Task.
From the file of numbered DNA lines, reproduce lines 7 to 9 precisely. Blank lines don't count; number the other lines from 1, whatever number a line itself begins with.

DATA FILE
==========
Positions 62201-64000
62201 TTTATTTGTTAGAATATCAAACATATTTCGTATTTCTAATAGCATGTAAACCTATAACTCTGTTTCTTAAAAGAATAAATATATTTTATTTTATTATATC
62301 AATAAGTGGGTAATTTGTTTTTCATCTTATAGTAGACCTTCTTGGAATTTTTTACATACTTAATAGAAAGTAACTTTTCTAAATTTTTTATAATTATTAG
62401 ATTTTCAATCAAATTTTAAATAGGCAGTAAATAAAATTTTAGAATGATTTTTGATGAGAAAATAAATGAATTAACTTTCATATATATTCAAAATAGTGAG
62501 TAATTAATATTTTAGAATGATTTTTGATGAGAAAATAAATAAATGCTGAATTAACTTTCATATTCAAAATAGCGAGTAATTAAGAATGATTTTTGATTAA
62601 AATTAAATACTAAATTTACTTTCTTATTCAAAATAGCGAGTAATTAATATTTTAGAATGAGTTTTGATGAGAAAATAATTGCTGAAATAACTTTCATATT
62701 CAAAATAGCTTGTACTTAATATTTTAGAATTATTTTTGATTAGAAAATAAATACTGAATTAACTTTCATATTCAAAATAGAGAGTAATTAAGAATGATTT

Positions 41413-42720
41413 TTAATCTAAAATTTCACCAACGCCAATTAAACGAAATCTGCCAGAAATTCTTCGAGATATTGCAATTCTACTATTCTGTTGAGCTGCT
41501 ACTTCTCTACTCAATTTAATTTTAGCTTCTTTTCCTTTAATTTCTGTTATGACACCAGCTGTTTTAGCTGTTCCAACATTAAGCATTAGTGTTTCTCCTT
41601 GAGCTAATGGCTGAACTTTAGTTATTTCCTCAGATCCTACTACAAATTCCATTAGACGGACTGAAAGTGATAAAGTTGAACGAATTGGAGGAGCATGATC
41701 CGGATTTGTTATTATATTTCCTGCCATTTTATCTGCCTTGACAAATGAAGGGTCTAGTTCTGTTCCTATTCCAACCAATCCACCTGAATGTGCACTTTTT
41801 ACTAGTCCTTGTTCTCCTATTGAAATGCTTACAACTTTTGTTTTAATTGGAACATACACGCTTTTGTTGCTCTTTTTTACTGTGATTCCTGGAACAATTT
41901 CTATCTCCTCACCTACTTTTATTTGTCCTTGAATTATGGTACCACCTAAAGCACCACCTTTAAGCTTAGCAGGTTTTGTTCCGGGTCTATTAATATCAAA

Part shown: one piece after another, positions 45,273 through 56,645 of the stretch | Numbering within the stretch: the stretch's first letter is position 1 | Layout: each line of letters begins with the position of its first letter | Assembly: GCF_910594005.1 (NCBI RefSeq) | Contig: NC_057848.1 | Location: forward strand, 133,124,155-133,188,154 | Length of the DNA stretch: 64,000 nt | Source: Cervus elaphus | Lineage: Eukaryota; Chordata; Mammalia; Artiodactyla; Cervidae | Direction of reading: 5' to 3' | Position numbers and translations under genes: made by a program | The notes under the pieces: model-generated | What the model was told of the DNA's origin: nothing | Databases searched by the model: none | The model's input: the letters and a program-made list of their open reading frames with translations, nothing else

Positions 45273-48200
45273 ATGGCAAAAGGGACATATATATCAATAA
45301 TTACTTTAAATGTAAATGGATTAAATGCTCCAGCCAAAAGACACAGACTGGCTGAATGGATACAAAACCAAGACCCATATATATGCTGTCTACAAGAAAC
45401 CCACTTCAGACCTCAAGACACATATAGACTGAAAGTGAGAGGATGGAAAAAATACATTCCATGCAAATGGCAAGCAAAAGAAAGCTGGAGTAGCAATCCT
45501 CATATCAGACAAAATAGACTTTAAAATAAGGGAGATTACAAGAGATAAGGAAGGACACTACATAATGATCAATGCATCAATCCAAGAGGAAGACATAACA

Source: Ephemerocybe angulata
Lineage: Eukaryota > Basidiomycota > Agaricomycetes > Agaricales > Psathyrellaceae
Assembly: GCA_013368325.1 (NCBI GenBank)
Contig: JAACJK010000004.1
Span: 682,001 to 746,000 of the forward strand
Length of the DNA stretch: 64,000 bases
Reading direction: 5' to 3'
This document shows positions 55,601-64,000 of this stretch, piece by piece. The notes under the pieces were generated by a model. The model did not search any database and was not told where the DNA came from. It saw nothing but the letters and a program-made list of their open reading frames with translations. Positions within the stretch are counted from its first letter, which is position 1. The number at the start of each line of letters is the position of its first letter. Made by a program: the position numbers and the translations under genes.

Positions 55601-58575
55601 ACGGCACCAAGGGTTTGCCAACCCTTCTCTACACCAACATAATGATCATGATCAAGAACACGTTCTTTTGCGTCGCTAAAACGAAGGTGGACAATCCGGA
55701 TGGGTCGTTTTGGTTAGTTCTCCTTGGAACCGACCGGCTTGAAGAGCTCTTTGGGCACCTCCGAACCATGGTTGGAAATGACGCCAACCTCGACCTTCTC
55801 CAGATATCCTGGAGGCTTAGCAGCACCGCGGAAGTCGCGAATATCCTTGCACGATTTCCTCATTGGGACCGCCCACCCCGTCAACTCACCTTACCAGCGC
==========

62701 CAAAATAGCTTGTACTTAATATTTTAGAATTATTTTTGATTAGAAAATAAATACTGAATTAACTTTCATATTCAAAATAGAGAGTAATTAAGAATGATTT

Positions 41413-42720
41413 TTAATCTAAAATTTCACCAACGCCAATTAAACGAAATCTGCCAGAAATTCTTCGAGATATTGCAATTCTACTATTCTGTTGAGCTGCT